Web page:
Texas reigns supreme when it comes to mosquitos. Due to the state’s warm temperatures, mosquito season can last from February to November, much longer than in many other areas. According to Orkin, Texas has seven cities on its “Top Mosquito Cities” list.
There are over 200 mosquito species in the United States; only 12 can carry diseases and pathogens. You can find five major mosquito species in the “Lone Star” state, four of which can spread diseases and pathogens. Discover the main culprit mosquitos in Texas, what diseases they carry, and how you can prevent mosquito bites.
Upland Flood Water Mosquito
Upland water mosquitos are easily recognizable from their “B” shaped marking on their abdomens. They are most active at night, dusk, and dawn and will even bite during the day in shaded areas. These pests lay their eggs near floods or standing water and are usually nearby unless they need to search for food.
These mosquitos can transmit Bunyaviridae, which can cause viral hemorrhagic fever. Professionals advise people to avoid flooded areas, remove all standing water sources, trim landscapes, and remove clutters from their yards as they produce breeding grounds.
Eastern Salt Marsh Mosquito
As their name suggests, eastern salt marsh mosquitos live in thick marshes, shallow puddles, and other inland brackish water sources. You may recognize them from their dark scales and white markings across their bodies and legs. However, this species has an exceptionally long flight distance and will often be more than 100 miles from their larval habitats.
They are active day and night, and the females are aggressive biters who will take meals from most animals, especially humans. The eastern salt marsh can carry Eastern Equine Encephalitis (EEE) and dog heartworm.
Southern House Mosquito
Southern mosquitos thrive in warm weather, making them perfect pests for sunny, hot Texas. This species is medium-sized and brown and prefer to feed and lay eggs at night. They love dirty water collections like stagnant drains, septic tanks, and burrow pits. Males and females eat sugar from plants, but females seek blood after mating as it’s suitable for egg development.
Southern house mosquitos prefer the blood from birds but will bite humans given the opportunity. They spread several diseases and infections, such as West Nile, encephalitis, filariasis, and avian malaria.
Asian Tiger Mosquito
Tiger mosquitos, or forest mosquitos, are native to Southeast Asia but spread to other countries by transported goods. They get their name from the white bands that run across their body, but it may be difficult to distinguish them from other species. Females lay their eggs next to water sources and don’t stray far. You are more likely to be bitten during the day in forested areas.
The tiger mosquito is a persistent biter known to be a particular nuisance to humans. This species can carry diseases like Dengue Fever, Yellow Fever, encephalitis, and heartworm in pets.
Dark Rice Field Mosquito
You can find the dark rice field mosquitos in much of North and South America. They get their name from their dark coloration and tendency to live in flooded rice fields. They are often around sun-exposed water sources, like pooled water on agricultural land. Their population tends to explode after periods of high precipitation.
These pests are an itchy nuisance but are not known for causing harmful effects on humans (they are, however, detrimental to livestock). The best way to deter the dark rice field mosquito is to remove any standing water on your property.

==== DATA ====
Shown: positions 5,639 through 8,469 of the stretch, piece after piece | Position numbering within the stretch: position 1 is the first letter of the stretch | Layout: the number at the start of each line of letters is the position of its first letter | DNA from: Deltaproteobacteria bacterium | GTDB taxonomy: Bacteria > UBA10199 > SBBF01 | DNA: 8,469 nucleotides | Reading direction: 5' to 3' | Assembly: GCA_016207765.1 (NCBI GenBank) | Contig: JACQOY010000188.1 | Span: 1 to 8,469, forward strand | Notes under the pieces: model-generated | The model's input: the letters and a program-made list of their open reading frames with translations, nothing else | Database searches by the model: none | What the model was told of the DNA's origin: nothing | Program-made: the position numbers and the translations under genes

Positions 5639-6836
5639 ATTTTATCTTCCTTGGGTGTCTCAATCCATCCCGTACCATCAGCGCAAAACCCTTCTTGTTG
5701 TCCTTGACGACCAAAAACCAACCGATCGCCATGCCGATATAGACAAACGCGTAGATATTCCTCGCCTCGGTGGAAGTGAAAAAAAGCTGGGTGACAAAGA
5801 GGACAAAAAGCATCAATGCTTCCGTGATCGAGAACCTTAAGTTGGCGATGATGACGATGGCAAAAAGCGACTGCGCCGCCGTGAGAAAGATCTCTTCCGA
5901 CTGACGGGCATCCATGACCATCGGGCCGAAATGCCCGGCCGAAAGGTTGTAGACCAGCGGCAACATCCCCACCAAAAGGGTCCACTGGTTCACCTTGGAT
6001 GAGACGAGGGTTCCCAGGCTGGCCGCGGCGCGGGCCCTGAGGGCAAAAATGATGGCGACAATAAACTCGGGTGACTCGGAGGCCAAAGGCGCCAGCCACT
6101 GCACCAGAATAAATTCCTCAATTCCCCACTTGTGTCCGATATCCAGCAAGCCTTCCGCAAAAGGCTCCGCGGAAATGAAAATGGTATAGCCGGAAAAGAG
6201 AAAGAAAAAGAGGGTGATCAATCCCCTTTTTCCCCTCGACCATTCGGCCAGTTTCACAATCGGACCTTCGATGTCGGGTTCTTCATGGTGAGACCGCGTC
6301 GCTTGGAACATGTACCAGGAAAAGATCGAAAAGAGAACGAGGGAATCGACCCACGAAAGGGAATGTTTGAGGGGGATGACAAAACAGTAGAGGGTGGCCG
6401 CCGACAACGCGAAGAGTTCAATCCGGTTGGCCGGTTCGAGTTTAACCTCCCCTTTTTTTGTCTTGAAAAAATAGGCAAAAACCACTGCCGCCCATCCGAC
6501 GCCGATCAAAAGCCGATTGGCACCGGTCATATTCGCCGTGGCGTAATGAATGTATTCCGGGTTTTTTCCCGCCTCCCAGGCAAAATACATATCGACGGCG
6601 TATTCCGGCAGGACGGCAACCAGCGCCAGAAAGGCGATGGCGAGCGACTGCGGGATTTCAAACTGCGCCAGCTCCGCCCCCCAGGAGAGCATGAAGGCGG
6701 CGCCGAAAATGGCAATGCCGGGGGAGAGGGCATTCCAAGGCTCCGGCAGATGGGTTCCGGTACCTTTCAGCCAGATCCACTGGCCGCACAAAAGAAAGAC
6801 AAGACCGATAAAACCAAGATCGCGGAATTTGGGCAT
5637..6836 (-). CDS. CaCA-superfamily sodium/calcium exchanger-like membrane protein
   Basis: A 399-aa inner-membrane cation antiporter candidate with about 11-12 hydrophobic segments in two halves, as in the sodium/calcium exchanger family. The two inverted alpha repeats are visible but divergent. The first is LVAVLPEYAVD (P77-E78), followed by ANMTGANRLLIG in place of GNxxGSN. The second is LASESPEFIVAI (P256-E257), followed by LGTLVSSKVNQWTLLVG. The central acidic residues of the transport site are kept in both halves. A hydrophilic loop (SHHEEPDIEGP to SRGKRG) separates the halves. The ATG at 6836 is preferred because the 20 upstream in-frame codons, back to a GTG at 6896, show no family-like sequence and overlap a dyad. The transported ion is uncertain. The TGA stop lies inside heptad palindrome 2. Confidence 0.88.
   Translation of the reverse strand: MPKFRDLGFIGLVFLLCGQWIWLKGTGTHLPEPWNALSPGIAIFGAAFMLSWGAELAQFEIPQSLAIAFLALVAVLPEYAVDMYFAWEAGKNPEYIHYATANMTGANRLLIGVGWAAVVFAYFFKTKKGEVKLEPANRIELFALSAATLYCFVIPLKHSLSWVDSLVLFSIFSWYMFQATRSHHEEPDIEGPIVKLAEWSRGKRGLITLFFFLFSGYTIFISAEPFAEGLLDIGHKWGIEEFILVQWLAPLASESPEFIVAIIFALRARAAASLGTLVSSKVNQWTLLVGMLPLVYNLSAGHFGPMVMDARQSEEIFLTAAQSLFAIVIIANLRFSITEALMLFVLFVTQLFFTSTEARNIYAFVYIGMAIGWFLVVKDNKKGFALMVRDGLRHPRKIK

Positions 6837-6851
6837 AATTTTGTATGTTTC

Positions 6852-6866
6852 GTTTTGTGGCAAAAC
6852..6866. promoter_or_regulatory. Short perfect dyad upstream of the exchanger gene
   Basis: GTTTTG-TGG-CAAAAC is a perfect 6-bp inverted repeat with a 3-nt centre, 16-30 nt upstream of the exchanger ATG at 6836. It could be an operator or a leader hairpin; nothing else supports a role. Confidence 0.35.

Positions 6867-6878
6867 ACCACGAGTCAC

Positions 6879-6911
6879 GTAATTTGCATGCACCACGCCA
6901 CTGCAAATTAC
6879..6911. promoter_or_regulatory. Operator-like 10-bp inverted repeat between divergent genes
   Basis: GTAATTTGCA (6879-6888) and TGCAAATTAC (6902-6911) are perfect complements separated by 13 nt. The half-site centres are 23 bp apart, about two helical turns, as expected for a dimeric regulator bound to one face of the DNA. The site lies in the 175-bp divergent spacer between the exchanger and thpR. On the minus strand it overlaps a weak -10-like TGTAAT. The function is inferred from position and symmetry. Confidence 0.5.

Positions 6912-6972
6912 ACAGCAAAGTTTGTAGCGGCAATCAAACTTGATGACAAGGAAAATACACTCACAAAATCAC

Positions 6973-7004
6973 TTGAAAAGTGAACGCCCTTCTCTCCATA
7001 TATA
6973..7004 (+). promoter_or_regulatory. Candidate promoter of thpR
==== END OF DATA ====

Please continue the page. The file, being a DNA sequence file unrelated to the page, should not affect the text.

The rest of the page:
What Diseases Do Mosquitos Carry?
Infected mosquitos can only spread diseases. After being bitten by an infected mosquito, you have a one in 300 chance of developing the illness. Most people infected by a mosquito-borne disease have mild, short-term symptoms, while others can develop more severe, long-term effects. In extreme cases, these illnesses can lead to death.
Mosquitos spread diseases like Zika Virus, West Nile Virus, Chikungunya Virus, dengue, malaria, encephalitis, and more. Each species can carry and transmit different illnesses, and mosquitos vary by region.
Only female mosquitos eat blood meals, and their bites inject saliva into your skin. Your body produces a mild allergic reaction and responds with an itching, red bump. Some people’s bodies react more severely by causing fever, hives, and swollen lymph nodes.
The best way to treat a mosquito bite is to wash the area with soap and water, apply an ice pack, and use anti-itching cream. You should visit the emergency room if your symptoms following a mosquito bite include nausea, fever, swollen lymph nodes, a rash, or a prolonged headache. These intense symptoms can be signs of mosquito-borne illness.
How to Prevent Mosquito Bites?
When venturing outside, the best way to protect yourself against mosquito bites is to use insect repellant and wear long-sleeved shirts and long pants. Use an EPA-registered repellant, follow the instructions, and reapply as needed. You can also treat your clothing with 0.5% permethrin, an insecticide, to deter mosquitos. If you plan on being outside for an extended period, consider using mosquito nets coated in permethrin. You can also place netting over strollers to protect children.
People can also develop mosquito infestations on their property. However, you can quickly reverse it with a few adjustments.
- Install screens on windows and doors. Repair any holes in screens to keep them outside.
- Use air conditioning. Mosquitos require a warm, humid environment and are naturally repelled by cool, dry homes.
- Look for and remove any standing water on your property, such as pools, discarded tires, buckets, planters, toys, bird baths, and trash containers. If you can’t remove it, dump the water, turn the item over, or cover it. Ensure you look for water-holding containers inside and outside.
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